Ideal to provide stability to my brittle wenge: 




The headstock board is also cut ready to glue to the headstock, although I might add a couple of swifts before I prepare the headstock and glue it.



Tom's special cutout will be filed once it's glued and once I have hold of the tuners he's ordered to position them properly.  Once done, it should look pretty similar to the Mk 1 version below:


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1 hour ago, curtisa said:

Interesting. You've inlaid after the frets have gone in. Care to share your brainideas about your choice there?

I've done it both ways in other builds, Andrew.

While it makes it more difficult to clean up the excess, for me it is easier to see how close to put the swifts to each other when the frets are already there.  Swifts fly in a very distinctive way and you can see the pairs even in groups of twenty or so of them screaming round at breakneck speed.  I like to try to capture that if I can.


Well...you did ask :lol:

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And cleaned up, here's how it's looking.  Really starting to look like a bass:





The pickup rings will end up the same shade as the headstock.  I might use the magical Osmo Polyx Raw so that they both stay the shade the unfinished rings look above rather than the darker effect that a standard finish gives on the headstock.  Both should then retain that slight reddish tinge of the fretboard rather than the slightly blacker look of standard finished wenge.

So next jobs are going to be sanding and finishing.  I can also do the fretwork, fit the Dunlop inset straplock fittings and other similar small jobs but then it's a bit of a waiting game until Tom's US order from Hipshot comes through for the bridge blocks and the tuners.

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One of the smaller jobs is to secure the jack housing.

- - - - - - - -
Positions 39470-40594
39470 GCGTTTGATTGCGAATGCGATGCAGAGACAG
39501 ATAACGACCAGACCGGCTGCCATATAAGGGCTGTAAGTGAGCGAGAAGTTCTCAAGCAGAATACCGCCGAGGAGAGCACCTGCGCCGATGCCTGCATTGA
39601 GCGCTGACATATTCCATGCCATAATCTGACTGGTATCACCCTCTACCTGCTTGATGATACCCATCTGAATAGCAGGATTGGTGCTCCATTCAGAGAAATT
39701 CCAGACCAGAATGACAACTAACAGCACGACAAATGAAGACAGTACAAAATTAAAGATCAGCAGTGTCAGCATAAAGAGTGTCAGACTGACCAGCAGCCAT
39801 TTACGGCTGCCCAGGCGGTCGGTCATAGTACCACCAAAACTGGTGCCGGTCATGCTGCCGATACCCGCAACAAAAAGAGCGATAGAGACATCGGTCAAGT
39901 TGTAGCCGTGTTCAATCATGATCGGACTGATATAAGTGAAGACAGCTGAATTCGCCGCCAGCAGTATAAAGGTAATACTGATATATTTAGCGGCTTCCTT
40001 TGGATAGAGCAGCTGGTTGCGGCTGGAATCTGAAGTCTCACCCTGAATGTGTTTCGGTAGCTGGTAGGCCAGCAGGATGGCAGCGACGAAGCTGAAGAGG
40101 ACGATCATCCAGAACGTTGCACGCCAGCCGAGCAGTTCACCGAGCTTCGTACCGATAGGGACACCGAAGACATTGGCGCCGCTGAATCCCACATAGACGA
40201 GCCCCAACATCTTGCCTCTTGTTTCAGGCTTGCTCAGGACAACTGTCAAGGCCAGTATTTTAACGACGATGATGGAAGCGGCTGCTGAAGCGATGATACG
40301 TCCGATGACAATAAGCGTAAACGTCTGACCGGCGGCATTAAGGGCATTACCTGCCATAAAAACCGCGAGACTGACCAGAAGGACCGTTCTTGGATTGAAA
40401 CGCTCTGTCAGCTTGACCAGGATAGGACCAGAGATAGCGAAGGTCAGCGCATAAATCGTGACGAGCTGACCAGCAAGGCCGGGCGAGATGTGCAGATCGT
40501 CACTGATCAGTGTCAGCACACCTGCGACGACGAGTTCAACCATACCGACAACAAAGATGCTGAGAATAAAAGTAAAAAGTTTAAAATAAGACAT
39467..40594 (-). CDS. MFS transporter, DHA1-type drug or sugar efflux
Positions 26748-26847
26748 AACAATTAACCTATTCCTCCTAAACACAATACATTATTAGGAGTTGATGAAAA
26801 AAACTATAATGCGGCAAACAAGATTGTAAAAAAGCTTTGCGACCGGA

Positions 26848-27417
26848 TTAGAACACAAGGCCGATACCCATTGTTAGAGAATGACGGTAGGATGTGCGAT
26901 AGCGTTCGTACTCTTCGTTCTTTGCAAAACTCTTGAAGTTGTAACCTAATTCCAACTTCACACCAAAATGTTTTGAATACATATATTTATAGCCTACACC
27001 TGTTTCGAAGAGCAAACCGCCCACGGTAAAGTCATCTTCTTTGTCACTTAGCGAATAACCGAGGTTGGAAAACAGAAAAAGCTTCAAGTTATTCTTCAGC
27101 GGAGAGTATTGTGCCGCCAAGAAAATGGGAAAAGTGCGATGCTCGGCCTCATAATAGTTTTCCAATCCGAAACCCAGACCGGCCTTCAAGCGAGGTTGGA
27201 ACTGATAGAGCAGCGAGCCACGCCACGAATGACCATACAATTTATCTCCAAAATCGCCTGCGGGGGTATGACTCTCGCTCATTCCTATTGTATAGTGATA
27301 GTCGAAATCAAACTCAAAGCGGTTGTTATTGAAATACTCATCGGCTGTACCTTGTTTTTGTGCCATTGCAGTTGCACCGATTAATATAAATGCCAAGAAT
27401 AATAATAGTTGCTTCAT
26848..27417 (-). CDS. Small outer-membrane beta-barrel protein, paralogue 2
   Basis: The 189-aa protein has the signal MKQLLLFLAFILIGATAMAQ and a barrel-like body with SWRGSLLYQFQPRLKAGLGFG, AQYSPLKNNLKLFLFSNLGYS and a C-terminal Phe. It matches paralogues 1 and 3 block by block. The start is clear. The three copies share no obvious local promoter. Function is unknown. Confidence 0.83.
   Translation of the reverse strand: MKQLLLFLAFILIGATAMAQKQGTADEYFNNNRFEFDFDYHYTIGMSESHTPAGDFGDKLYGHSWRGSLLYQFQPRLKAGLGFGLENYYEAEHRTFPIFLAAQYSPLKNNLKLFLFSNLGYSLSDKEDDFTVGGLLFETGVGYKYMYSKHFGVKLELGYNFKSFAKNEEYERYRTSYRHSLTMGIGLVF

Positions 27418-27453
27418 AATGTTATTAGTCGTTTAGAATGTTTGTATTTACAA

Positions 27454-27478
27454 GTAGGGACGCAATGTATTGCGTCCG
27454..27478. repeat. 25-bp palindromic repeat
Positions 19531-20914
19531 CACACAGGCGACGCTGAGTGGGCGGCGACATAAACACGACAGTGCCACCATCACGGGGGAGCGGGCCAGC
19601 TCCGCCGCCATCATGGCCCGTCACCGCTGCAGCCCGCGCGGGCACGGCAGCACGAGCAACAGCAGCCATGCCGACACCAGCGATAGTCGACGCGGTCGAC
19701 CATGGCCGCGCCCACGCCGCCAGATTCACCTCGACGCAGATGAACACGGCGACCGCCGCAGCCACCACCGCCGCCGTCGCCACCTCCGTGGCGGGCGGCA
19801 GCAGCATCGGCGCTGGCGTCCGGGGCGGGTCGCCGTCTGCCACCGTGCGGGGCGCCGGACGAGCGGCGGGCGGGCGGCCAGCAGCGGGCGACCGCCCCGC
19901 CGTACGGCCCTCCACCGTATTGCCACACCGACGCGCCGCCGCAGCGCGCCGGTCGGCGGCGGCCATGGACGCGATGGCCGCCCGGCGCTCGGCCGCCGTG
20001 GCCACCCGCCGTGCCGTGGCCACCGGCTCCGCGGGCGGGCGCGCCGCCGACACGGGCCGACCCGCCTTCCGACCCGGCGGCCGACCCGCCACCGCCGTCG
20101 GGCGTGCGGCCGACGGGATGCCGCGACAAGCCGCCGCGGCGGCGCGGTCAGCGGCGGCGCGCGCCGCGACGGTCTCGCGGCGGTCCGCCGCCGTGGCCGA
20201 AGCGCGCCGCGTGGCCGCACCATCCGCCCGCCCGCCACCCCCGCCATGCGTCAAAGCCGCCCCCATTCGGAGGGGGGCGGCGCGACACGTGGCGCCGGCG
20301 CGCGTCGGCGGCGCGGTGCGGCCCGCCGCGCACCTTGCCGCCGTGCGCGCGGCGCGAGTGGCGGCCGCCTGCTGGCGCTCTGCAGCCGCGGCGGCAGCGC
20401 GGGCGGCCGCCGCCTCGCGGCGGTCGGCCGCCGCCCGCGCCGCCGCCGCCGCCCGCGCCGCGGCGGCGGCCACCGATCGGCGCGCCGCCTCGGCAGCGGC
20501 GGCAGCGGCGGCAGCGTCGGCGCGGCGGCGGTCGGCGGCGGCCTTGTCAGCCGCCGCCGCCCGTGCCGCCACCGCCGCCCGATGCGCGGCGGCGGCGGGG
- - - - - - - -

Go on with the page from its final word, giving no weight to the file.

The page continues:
I'm using these teeny 2.5mm inserts and machine screws.  The inserts are fine threaded but the recess should be taking the bulk of the strain.  If there is any issue when I try it out with a jack it is no problem to fit larger screws and wider-threaded inserts.



For added security, they are screwed into a cyano-gelled hole:


And fitted:


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What I like about these kind of projects is that there is a 'how to best do this' moment around every corner.

I'm now onto tidying up the small reshape around the end of the neck pocket and taking off the original finish ready to refinish after I've done the various plug fills, etc.

And here's the thing.  One of the absolute charms of the body is that it is NOT even.  So, interestingly, the approach has to be "DON'T use a sanding block"

So yes - any transit scratches or maker errors (that they themselves, if they had spotted them, would have sorted) can come off, but anything that is a result of the carving method itself should ideally be left in place   :) 

You can see an example here on the top horn:


Those dints - which normally would be sanded smooth - should ideally be left there.  So I will sand the old varnish away in the dips with fine sandpaper over my finger, but not use a block which would flatten the dips.